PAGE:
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Mali GPU ‘patch gap’ leaves Android users vulnerable to attacks



A set of five exploitable vulnerabilities in Arm’s Mali GPU driver remain unfixed months after the chip maker patched them, leaving potentially millions of Android devices exposed to attacks.

Devices from Google, Samsung, Xiaomi, Oppo, as well as other phone makers are currently impacted and waiting for a fix to reach users.

A report published by Google’s Project Zero team highlights the “patch gap” that plagues the supply chain in Android, as it typically takes several months for firmware security updates to trickle downstream to affected devices.

Original Equipment Maker (OEM) partners need time to test the fixes and implement them into their devices, a process that extends the time to reach end user devices.

Flaws and impact

Project Zero discovered the vulnerabilities in June 2022. They are tracked as CVE-2022-33917 and CVE-2022-36449 (collective identifier for multiple security issues).

CVE-2022-33917 allows a non-privileged user to make improper GPU processing operations to gain access to free memory sections. The vulnerability impacts Arm Mali GPU kernel drivers Valhall r29p0 to r38p0.

The second identifier, CVE-2022-36449, comprises issues that allow a non-privileged user to gain access to freed memory, write outside of buffer bounds, and disclose details of memory mappings.

It impacts Arm Mali GPU kernel drivers Midgard r4p0 through r32p0, Bifrost r0p0 through r38p0 and r39p0 before r38p1, and Valhall r19p0 through r38p0 and r39p0 before r38p1.

Project Zero tracks these issues as 2325, 2327, 2331, 2333, and 2334 and has disclosed technical details for each of them, along with demo code.

While the severity score of the issues is medium, they are exploitable and impact a wide number of Android devices.

Valhall drivers are used in Mali G710, G610, and G510 chips found inside the Google Pixel 7, Asus ROG Phone 6, Redmi Note 11 and 12, Honor 70 Pro, RealMe GT, Xiaomi 12 Pro, Oppo Find X5 Pro and Reno 8 Pro, Motorola Edge, and OnePlus 10R.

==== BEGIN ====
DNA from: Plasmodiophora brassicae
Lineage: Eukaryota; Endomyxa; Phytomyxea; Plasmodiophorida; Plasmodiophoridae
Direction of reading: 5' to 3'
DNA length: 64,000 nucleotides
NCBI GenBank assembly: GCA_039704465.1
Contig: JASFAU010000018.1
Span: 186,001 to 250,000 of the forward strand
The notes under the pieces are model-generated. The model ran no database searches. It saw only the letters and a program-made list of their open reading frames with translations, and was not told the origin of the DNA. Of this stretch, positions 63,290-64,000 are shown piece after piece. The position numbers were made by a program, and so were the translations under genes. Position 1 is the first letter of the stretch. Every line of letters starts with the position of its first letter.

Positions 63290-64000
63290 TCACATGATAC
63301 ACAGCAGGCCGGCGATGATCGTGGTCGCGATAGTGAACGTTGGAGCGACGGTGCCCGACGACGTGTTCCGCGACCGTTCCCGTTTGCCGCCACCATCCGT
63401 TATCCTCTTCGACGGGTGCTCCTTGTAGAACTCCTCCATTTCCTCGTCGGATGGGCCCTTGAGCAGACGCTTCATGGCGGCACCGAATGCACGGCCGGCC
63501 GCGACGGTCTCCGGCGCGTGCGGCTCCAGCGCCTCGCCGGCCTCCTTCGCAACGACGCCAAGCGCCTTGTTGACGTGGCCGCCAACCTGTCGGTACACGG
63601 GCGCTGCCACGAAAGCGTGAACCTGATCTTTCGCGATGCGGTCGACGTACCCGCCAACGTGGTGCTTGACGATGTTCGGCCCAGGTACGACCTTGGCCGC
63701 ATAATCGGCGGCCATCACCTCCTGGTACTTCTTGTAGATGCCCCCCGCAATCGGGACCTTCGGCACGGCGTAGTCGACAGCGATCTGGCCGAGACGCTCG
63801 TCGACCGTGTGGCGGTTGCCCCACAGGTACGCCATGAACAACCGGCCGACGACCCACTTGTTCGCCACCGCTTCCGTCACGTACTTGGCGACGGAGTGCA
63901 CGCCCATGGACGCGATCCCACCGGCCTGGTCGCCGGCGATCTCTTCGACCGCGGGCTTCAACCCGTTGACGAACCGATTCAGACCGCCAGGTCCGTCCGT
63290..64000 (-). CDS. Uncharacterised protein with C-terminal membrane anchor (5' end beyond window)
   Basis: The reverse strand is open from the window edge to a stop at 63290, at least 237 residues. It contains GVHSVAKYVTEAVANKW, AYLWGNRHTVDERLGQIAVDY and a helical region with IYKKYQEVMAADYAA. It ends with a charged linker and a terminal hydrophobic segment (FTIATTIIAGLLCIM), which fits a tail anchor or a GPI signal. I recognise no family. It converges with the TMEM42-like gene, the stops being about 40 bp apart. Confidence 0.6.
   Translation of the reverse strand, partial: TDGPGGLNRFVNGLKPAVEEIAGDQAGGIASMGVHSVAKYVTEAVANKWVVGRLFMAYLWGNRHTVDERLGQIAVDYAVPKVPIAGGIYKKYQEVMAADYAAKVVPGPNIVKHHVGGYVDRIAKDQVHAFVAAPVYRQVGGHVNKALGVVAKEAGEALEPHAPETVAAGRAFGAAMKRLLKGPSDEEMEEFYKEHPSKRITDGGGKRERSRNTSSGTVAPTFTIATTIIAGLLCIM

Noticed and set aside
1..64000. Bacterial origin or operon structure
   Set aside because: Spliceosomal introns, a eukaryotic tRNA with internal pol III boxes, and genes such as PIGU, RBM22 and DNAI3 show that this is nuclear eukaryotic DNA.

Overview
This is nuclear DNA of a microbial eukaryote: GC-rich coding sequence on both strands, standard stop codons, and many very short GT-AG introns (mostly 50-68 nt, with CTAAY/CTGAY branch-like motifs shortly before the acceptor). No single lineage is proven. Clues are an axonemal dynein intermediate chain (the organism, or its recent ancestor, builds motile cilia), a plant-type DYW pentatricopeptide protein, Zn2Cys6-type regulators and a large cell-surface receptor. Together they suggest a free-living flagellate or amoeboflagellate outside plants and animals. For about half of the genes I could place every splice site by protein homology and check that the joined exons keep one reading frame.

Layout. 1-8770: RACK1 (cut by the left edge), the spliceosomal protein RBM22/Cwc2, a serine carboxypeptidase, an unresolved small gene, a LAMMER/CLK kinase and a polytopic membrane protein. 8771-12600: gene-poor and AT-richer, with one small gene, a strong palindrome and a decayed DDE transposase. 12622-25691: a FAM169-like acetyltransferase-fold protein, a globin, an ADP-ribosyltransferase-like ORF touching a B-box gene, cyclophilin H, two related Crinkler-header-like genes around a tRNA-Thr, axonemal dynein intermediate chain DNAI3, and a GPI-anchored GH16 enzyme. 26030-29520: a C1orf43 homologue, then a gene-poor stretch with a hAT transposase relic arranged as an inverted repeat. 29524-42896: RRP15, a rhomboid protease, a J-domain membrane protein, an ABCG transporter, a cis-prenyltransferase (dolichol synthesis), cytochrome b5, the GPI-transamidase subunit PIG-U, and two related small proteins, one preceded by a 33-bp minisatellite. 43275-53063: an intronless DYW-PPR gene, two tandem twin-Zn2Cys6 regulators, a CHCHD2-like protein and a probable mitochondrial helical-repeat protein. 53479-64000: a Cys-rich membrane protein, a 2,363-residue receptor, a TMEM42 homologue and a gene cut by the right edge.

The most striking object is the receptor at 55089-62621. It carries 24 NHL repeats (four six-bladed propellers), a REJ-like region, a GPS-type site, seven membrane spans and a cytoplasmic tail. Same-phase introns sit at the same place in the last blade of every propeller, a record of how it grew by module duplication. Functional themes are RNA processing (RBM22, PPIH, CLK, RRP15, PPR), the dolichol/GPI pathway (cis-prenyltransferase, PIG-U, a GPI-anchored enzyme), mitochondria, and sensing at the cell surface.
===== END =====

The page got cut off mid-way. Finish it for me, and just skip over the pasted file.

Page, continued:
Android devices using the Mali G710 chip (GSMArena)

Bifrost drivers are used in the older (2018) Mali G76, G72, and G52 chips used by Samsung Galaxy S10, S9, A51 and A71, Redmi Note 10, Huawei P30 and P40 Pro, Honor View 20, Motorola Moto G60S, and Realme 7.

Midgard drivers are used in even older (2016) Mali T800 and T700 series chips, most notably found inside Samsung Galaxy S7 and Note 7, Sony Xperia X XA1, Huawei Mate 8, Nokia 3.1, LG X, and Redmi Note 4.

There is nothing users can do to mitigate these flaws apart from waiting for the vendor to provide the appropriate patches and keep an eye out for potential threats.

Older models using Midgard drivers are extremely unlikely to receive a fixing patch, so these should be replaced altogether.

Mali GPU drivers are used by system-on-a-chip circuits from vendors such as MediaTek, HiSilicon Kirin, and Exyno, which power most Android devices on the market.

At the moment, the fix from Arm has not reached OEM partners and is being tested for Android and Pixel devices. In a few weeks, Android will be delivering the patch to its partners, who are reponsible for implementing the fix.

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